ARLINGTON -- Yovani Gallardo is pitching for the Rangers after growing up in Fort Worth, he has been thrust unexpectedly into No. 1 slot in the rotation and he is eligible for free agency after the season.
One might look at that and think this could be the biggest season yet for the 29-year older right-hander acquired from the Brewers.
"I would say so," Gallardo said. "I approach every year this way, but becoming a free agent is the big thing. People probably think I'll put more pressure on myself, but I honestly don't. If I go out there and pitch the way I have before, everything else will take care of itself."
Gallardo will be on the mound Monday night when the Rangers open the season against the Athletics in Oakland. He has started on Opening Day for the past five seasons for the Brewers, but this will be the first one for the team he grew up rooting for just down the road from Arlington.
"It hasn't sunk in, actually, not yet," Gallardo said. "It won't hit until that first game back home at the Ballpark in Arlington. I'm excited, I'm really excited to have that opportunity to pitch at home for a full year and pitch in front of my family. I am going to go out there and do everything I can for this club and leave everything I can out on the field. Like I said, if I am able to do everything I've done throughout my career, I'll be in a good spot."
The Rangers acquired Gallardo for the middle of their rotation. But that changed when Yu Darvish went down for the season because of elbow surgery and Derek Holland was delayed at the beginning of Spring Training because of some shoulder soreness.
That pushed Gallardo to the top of the rotation for Opening Day. There were times in the past when Gallardo, entering his ninth season, certainly belonged there.
From 2010-12, Gallardo was 47-26 for the Brewers with a 3.67 ERA. Opponents hit .246 off him, he had a 1.29 WHIP and averaged 9.22 strikeouts per nine innings. He hasn't been quite as dominating over the past two years. In that stretch he was 20-21 with a 3.84 ERA. Opponents hit .261 off him, he had a 1.33 WHIP and averaged seven strikeouts per nine innings.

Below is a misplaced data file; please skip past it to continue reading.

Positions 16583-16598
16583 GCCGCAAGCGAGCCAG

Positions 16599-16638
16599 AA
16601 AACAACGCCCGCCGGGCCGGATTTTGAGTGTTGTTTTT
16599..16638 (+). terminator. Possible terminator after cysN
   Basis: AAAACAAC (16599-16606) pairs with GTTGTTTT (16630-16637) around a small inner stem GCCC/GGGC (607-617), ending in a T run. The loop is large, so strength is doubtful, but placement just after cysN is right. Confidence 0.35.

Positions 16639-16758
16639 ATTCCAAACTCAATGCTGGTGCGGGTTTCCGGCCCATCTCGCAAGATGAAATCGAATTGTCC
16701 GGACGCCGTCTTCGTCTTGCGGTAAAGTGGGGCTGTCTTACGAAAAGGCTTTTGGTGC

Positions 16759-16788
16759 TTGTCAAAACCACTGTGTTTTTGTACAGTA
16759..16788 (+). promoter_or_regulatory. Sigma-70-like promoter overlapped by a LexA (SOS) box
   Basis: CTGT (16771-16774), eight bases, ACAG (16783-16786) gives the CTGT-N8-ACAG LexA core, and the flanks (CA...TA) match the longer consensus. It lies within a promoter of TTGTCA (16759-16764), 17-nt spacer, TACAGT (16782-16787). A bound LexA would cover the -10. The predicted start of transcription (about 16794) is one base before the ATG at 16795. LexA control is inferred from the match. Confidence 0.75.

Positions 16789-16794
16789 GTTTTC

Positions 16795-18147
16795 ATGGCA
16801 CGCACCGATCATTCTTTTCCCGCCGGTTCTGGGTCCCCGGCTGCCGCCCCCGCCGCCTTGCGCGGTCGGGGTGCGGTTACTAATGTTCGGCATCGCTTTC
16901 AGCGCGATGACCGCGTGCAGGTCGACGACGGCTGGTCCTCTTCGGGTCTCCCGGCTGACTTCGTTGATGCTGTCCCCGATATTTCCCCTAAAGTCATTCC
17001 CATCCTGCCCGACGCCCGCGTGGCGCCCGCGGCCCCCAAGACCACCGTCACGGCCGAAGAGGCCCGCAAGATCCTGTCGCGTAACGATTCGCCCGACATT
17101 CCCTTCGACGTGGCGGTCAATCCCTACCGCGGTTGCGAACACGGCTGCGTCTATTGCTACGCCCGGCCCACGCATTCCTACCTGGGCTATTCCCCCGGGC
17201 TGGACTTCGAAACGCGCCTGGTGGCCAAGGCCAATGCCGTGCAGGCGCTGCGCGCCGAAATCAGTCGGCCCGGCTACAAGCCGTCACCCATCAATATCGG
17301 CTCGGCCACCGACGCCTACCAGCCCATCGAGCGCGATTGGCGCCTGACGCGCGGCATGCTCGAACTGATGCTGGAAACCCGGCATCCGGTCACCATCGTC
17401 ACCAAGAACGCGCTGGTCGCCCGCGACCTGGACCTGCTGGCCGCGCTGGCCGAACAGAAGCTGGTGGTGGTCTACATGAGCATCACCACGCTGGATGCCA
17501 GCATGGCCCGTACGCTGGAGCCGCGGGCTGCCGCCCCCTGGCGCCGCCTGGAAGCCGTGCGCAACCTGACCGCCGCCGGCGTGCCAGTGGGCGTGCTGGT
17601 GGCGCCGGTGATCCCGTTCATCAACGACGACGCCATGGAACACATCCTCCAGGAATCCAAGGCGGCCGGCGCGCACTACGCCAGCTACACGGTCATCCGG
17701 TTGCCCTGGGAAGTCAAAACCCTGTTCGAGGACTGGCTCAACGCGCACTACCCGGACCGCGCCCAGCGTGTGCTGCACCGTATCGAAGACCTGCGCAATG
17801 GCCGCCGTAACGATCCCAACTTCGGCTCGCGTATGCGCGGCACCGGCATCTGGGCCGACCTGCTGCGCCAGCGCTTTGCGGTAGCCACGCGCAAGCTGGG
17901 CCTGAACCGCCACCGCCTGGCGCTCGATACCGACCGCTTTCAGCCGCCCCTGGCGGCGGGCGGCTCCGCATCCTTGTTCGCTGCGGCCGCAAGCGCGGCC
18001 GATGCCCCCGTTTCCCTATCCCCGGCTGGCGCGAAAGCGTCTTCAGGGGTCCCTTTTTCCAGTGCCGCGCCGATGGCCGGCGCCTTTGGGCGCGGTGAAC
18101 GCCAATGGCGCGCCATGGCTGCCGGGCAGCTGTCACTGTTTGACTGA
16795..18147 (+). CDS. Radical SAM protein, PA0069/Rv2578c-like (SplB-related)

There hasn't been a drastic dropoff in numbers, and the stuff is still there even though Gallardo has changed his style after years of experience. He uses his sinker and offspeed pitches more to get quick groundouts rather than the straight fastball.
"I've changed maybe a little bit," Gallardo said. "You get that from the more experiences you have. You find different ways to get guys out on fewer pitches. Early in my career, I had quite a bit of strikeouts. Now I get the strikeout whenever I need it but mainly pitch to contact, keep the ball down and let guys swing the bat."
Rangers pitching coach Mike Maddux was with the Brewers when Gallardo first came to the big leagues in 2007. As a rookie, Gallardo threw his fastball 67.2 percent of the time. Last season, his fastball usage was 52.6 percent.
"When I first saw Yo, it was a youthful body with an explosive fastball," Maddux said. "He was a velocity guy but had a real good down angle. The guy you see now has a lot better understanding of himself. He is the same competitor he has always been. He didn't get rattled when he was 20 and he doesn't get rattled now."
Still there is nothing quite like pitching on Opening Day, especially when you have just been traded to your hometown team. His big year is about to b
"I'm just excited, anxious, a little bit of nerves," Gallardo said. "There is always that but after the first few pitches I'll be fine."